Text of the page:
WASHINGTON — The Obama administration has embarked on the single most ambitious and expensive national transportation project since completion of the interstate highway system, a program called the Next Generation Air Transportation System, or NextGen.
The NextGen concept sounds simple: Replace an air traffic system based on 60-year-old radar with a satellite-based, global-positioning system network that would be far more versatile and efficient.
In reality, it is an extraordinarily complex undertaking, threatened with delay by airline fears that the government won't deliver the system in time to justify their expenditures.
NextGen demands the largest investment ever made in civil aviation: between $29 billion and $42 billion for equipment, software and training by 2025.
The cost would be shared by a federal government struggling with budget constraints and an airline industry that has been drained by years of recession and inflated fuel prices.
NextGen is touted as the antidote to gridlock in the air travel system, which is forecast to be serving 1 billion passengers a year by 2021, up from 713 million last year.
With GPS precision, planes would be able to travel packed skies in safety at much closer distances.
They would be able to fly direct routes, instead of the current system, which relies heavily on flying to waypoints before turning to a final destination.
Direct routing would save airlines billions in fuel costs and minimize pollution.
It would permit far more precise choreography of planes at airports, reducing the amount of fuel wasted waiting for takeoff or burned because planes waiting to land are ordered into holding patterns.
For passengers, NextGen promises to cut flight delays, eliminate time spent on the runway waiting to take off, shorten the flight time once airborne and bring fuel savings that should keep ticket prices lower.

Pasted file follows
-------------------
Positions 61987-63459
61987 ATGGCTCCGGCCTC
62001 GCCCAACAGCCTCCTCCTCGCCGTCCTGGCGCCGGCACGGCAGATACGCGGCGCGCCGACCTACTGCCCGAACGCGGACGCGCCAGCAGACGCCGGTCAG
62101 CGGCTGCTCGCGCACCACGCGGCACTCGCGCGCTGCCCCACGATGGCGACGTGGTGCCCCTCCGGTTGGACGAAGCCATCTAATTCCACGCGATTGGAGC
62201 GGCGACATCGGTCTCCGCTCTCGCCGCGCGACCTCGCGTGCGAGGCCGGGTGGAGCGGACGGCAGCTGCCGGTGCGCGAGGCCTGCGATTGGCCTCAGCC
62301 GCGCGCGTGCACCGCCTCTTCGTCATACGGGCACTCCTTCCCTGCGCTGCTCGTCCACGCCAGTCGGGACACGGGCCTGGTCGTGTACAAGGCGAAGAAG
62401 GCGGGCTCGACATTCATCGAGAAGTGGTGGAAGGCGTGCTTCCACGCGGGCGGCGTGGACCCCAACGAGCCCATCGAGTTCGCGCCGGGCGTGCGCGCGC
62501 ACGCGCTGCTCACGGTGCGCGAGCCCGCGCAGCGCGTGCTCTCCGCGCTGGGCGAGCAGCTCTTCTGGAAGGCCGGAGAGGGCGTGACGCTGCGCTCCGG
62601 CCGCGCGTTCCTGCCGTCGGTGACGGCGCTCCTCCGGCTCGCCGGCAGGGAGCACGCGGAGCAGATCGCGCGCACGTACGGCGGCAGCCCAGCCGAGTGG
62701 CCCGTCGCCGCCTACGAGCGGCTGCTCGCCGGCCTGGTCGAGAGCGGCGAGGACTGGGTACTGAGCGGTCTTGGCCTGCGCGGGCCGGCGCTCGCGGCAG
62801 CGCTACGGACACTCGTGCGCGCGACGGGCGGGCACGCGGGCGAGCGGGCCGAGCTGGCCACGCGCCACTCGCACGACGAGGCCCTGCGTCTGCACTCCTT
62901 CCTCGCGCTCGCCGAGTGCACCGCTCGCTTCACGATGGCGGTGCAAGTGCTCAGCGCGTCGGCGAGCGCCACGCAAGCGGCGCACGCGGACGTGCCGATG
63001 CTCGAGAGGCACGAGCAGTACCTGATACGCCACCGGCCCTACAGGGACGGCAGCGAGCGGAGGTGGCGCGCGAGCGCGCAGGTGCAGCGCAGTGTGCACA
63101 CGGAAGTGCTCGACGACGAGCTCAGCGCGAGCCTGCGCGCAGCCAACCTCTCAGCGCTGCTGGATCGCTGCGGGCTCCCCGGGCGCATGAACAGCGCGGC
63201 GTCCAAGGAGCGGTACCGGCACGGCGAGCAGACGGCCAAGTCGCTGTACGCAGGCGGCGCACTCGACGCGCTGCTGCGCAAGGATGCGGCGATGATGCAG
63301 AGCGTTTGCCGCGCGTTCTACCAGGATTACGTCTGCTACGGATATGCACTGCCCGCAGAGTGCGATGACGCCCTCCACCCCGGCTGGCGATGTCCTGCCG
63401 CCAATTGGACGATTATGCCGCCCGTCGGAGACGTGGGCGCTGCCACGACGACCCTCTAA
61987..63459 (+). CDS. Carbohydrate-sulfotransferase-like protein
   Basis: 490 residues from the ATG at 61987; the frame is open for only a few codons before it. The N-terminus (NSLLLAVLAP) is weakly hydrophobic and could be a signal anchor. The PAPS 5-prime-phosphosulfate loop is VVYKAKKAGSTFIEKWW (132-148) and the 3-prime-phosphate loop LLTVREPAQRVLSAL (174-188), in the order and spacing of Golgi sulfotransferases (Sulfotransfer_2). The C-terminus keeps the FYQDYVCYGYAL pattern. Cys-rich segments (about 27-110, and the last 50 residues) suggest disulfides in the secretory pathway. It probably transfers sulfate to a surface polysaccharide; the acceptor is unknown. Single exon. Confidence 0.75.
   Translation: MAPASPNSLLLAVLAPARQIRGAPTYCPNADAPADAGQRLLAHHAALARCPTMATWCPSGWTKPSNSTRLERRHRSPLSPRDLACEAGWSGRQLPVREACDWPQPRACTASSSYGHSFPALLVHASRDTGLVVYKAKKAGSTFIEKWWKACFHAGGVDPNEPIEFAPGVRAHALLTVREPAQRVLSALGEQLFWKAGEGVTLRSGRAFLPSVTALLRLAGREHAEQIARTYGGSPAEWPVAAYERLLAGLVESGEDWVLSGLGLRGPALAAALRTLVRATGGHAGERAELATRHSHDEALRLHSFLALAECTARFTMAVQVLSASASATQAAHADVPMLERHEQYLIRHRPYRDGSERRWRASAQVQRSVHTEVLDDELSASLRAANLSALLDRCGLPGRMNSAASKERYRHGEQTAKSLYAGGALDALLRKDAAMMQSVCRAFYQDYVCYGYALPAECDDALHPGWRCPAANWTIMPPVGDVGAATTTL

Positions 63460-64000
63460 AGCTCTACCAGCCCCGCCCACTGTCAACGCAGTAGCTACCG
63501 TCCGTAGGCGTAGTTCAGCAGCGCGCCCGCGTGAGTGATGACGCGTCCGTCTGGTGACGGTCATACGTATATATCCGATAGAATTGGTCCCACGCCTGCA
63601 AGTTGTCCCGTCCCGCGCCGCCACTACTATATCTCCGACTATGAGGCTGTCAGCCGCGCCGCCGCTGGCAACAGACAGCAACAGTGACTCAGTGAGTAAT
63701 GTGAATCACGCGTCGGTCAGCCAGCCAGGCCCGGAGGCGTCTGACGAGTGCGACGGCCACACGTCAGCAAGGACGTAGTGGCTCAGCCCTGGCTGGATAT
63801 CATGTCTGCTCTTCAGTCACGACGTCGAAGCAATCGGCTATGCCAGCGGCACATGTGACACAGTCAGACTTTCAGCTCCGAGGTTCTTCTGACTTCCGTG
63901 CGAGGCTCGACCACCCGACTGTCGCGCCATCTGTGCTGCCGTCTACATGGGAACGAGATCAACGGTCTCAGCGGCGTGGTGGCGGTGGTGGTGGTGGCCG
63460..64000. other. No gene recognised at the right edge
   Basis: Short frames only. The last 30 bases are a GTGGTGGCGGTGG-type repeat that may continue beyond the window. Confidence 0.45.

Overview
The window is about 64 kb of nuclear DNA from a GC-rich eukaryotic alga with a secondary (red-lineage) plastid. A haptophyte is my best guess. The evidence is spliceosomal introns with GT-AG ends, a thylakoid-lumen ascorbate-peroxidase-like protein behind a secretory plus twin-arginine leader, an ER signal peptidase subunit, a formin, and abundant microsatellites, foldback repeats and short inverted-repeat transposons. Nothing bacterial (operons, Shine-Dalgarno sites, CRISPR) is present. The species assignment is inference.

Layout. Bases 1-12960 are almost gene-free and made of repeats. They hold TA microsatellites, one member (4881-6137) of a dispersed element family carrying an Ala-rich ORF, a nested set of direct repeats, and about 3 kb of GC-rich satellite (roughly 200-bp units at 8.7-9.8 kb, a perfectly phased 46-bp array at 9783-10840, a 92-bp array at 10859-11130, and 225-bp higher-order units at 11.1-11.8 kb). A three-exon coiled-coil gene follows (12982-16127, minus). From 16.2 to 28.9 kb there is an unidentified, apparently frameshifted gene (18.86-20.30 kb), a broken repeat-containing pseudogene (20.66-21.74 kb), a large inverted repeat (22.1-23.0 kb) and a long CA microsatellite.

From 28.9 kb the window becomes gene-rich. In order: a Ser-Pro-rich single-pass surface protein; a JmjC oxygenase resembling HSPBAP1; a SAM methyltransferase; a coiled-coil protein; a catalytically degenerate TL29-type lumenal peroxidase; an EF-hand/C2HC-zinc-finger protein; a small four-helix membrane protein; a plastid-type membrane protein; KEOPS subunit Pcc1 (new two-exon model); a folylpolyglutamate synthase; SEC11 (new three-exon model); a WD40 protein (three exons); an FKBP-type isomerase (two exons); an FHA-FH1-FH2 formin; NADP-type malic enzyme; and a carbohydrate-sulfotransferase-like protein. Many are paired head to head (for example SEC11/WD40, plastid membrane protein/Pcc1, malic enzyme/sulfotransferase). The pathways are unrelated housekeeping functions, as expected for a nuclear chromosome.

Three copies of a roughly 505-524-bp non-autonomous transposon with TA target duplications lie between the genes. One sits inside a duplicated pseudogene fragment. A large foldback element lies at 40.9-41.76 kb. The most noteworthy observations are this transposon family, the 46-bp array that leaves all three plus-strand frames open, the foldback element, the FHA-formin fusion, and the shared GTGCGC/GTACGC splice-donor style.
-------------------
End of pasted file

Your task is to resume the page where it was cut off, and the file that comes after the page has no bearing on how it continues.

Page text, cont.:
"It's going to be like pulling out of your garage and all the traffic lights are green," said Marion Blakey, president of the Aerospace Industries Association and former administrator of the Federal Aviation Administration.
Advocates say the United States will lose its competitive edge in the global transportation economy unless the government pumps $11.5 billion into the program over the next seven years and airlines pony up an additional $7 billion to $10 billion.
The cost of delaying the system even by less than five years has been calculated at $20 billion.
Airlines, however, fear that the FAA won't meet its timetable for creation of the network of ground-based stations and satellite links that will make it all work.
"The FAA's track record on deployment hasn't been good," said Russ Chew, a former airline executive and former chief operating officer for the FAA. "The FAA could be perfect in meeting NextGen deadlines, but (private investors) are looking at past history."
In addition, the FAA must clear through a jungle of procedures and retrain 15,475 air traffic controllers to deal with a system that will entirely replace the old one.